Hidden In Plain Sight

Hidden In Plain Sight

On Tuesday last week, we looked at the US presidential candidates’ presence on Facebook. In short, it was clear that Donald Trump’s ability to engage with his following on social media far outweighed that of his rival, Hillary Clinton. While the Clinton campaign opted for a rather conservative strategy of a steady, predictable stream of content whatever the weather, the Trump campaign took advantage of high-reach and high-engagement content types such as native video and live video, posting aggressively depending on the day to maximize engagement.

On Tuesday this week, businessman and political outsider Donald Trump, against forecasts and predictions, defeated seasoned Democrat politician Hillary Clinton by 290 projected electoral votes to Clinton’s 232 to become the 45th president of the United States of America.

Much like the Brexit referendum on 23 June 2016, the result caught the world off-guard. Looking at traditional metrics such as publicly available polls, exit polls conducted outside voting stations, or simply the press each candidate had received leading up to the election, it now feels like anyone relying solely on this data has been living in an echo chamber, impervious to any signal to the contrary. The surprise brought by the Brexit referendum was supposed to be an outlier. However, if one had been looking less at public polls and more at social media reactions generated by actual people with no intermediaries, this may have been less of a surprise.

This live video broadcast is Donald Trump’s highest-engaging Facebook post.

It has been said that the liberal media have taken Donald Trump literally, but not seriously. On the other hand, his supporters have been taking him seriously, but not quite as literally. They don’t expect him to deliver on all promises in a literal sense. What is literally a wall may less literally mean more aggressive measures against illegal immigration. What is literally targeting “waste, fraud, and abuse” in the federal workforce may less literally mean a hiring freeze to reduce said workforce through attrition.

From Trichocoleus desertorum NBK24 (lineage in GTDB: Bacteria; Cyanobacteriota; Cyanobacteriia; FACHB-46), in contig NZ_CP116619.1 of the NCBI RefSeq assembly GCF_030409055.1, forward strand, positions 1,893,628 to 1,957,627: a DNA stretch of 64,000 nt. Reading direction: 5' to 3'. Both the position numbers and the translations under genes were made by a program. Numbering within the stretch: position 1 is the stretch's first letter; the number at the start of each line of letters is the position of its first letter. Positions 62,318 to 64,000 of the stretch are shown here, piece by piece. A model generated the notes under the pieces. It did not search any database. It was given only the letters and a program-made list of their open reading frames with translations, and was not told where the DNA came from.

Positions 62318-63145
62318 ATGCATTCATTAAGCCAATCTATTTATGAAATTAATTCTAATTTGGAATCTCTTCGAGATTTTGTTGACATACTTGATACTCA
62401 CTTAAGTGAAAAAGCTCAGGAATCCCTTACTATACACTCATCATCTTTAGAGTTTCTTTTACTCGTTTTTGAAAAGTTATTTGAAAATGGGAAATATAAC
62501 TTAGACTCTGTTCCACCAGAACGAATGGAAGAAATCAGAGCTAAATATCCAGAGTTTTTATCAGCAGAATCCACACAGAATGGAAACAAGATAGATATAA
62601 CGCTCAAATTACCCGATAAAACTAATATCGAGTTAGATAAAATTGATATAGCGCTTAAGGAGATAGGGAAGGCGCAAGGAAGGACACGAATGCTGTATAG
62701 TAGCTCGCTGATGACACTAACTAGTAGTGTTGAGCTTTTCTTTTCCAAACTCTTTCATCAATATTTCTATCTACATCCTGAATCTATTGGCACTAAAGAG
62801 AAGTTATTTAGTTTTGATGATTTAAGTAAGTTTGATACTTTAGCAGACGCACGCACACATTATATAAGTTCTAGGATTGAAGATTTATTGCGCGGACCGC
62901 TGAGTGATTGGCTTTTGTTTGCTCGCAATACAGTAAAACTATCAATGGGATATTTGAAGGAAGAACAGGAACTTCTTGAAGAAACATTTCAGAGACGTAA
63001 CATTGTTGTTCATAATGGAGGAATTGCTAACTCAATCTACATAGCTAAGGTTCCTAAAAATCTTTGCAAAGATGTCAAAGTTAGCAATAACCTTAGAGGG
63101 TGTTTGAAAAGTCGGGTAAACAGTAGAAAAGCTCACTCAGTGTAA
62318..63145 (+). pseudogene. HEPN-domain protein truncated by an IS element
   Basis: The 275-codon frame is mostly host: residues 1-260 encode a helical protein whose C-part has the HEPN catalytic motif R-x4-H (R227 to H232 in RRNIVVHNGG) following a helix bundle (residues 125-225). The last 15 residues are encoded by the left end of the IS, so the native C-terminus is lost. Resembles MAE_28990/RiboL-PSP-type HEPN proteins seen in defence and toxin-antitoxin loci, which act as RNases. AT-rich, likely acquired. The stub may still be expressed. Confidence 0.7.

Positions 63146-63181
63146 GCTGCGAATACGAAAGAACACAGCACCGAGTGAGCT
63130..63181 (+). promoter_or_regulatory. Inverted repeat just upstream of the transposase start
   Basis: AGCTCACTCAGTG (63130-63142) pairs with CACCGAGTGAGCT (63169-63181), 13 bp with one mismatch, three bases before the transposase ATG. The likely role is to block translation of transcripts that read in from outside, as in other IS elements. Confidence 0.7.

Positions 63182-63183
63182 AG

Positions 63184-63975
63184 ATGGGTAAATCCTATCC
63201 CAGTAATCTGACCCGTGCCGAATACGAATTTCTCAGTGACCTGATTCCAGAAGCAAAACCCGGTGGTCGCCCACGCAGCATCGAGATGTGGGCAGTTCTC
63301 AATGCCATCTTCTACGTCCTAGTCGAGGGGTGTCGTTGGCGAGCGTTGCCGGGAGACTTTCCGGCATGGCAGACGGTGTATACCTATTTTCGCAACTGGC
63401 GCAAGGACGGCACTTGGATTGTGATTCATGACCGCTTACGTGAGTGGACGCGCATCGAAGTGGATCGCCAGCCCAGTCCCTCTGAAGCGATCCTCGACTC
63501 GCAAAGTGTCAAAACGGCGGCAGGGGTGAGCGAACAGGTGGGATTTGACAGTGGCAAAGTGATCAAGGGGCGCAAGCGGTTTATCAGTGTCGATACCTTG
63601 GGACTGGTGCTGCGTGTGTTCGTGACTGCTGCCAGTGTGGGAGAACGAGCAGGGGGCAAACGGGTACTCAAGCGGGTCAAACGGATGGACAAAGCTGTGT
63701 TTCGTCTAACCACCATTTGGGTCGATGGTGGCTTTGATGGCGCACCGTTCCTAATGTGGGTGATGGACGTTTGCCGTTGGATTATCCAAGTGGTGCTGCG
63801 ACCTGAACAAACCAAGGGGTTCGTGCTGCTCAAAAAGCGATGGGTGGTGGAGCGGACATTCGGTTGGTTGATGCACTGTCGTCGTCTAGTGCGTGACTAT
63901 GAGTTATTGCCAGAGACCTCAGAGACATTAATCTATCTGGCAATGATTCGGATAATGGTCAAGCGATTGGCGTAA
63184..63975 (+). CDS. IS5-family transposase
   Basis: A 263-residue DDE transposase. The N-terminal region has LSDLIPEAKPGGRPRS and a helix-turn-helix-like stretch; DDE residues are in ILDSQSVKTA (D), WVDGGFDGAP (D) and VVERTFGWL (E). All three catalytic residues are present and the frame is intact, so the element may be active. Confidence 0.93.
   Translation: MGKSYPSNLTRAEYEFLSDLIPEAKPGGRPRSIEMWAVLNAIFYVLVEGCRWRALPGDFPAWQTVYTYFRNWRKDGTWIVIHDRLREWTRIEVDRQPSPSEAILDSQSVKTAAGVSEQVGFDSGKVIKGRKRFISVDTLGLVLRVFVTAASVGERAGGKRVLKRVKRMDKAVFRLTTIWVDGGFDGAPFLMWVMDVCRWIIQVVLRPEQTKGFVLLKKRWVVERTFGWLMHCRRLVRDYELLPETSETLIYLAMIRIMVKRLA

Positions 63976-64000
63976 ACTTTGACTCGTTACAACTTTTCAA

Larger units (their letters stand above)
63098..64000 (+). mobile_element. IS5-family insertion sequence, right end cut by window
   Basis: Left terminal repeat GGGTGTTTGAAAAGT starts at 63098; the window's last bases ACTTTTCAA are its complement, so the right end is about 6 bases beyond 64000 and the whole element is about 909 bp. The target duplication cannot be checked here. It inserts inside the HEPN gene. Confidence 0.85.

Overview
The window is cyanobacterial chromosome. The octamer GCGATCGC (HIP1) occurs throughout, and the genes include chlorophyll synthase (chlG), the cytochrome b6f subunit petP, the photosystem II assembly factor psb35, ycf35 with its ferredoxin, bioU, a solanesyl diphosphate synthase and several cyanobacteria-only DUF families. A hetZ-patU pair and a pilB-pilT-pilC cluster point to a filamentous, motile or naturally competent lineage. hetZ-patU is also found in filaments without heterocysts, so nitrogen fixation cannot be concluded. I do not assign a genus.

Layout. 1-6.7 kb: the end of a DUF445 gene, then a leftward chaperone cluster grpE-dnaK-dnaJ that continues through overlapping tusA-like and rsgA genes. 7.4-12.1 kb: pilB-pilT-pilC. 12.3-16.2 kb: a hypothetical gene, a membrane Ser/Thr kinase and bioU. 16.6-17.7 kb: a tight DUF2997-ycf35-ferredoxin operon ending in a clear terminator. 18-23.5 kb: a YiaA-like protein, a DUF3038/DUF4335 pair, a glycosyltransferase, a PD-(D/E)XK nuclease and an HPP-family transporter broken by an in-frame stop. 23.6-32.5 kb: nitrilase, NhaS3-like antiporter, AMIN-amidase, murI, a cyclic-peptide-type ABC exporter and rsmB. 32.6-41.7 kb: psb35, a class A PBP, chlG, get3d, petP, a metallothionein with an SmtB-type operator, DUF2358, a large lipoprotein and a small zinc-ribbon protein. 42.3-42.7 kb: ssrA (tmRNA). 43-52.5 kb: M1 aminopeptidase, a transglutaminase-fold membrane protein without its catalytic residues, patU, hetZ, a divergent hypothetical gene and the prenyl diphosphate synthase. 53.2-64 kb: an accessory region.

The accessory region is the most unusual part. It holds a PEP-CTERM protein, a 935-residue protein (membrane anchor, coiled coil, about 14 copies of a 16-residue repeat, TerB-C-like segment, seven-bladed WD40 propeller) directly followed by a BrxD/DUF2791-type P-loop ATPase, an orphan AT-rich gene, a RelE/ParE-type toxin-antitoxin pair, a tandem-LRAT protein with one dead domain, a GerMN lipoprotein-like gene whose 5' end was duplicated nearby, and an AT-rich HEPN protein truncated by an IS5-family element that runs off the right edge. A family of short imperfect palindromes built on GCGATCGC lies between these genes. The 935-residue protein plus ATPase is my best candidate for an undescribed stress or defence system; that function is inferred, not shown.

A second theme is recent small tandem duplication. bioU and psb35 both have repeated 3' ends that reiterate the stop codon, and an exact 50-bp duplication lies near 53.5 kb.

While Trump’s outbursts received a lot of negative media attention, Clinton received over 80 endorsements from notable newspapers in perhaps the most lopsided split of endorsements in American history. Trump chose not to spend too much energy fighting an uphill battle with the media and instead took to his 11 million (now 14 million) followers on Facebook to put a positive spin on things in an environment he could control better (Clinton’s 7 million fan count has since gone up to 9 million). And to what effect: while many of his highest-engaging photo posts are election day celebratory posts of won states, his highest-engaging photo post ever is this one from May 5.

On the other hand, it has been said Hillary Clinton is not a digital candidate. There’s the difference that Trump actually does tweet himself (apart from that short takeover), but there’s also a difference in what kind of spin they were able to create on social. Compared to the positive vibes of Donald Trump’s Cinco de Mayo post above, the two highest-engaging status updates from Hillary Clinton’s Facebook page make you feel sorry for her.

To put this further into context, here’s a view of the top twenty highest-engaging status updates to come out from the Trump and Clinton camps during 2016. The aforementioned two from Clinton are the only ones that made it to the top 20. Other than that, it’s all Trump.



It will be interesting to see how President Donald J. Trump’s social media strategy changes when he is sworn into office. Looking back on the enormous social success of his campaign, we can expect him to seek popular approval for his policies from his social audience, not restricted to Americans only.

Additionally, 2016 has seen right-wing media surging on social. Outlets such as Fox News and Breitbart have been engaging with their social audience extremely effectively and they have the Trump campaign to thank for many of their most successful stories on social. In the wake of Trump’s victory, Breitbart has already announced plans to expand in the US and Europe. We will be touching on this subject in the near future in another blog post dedicated to the matter.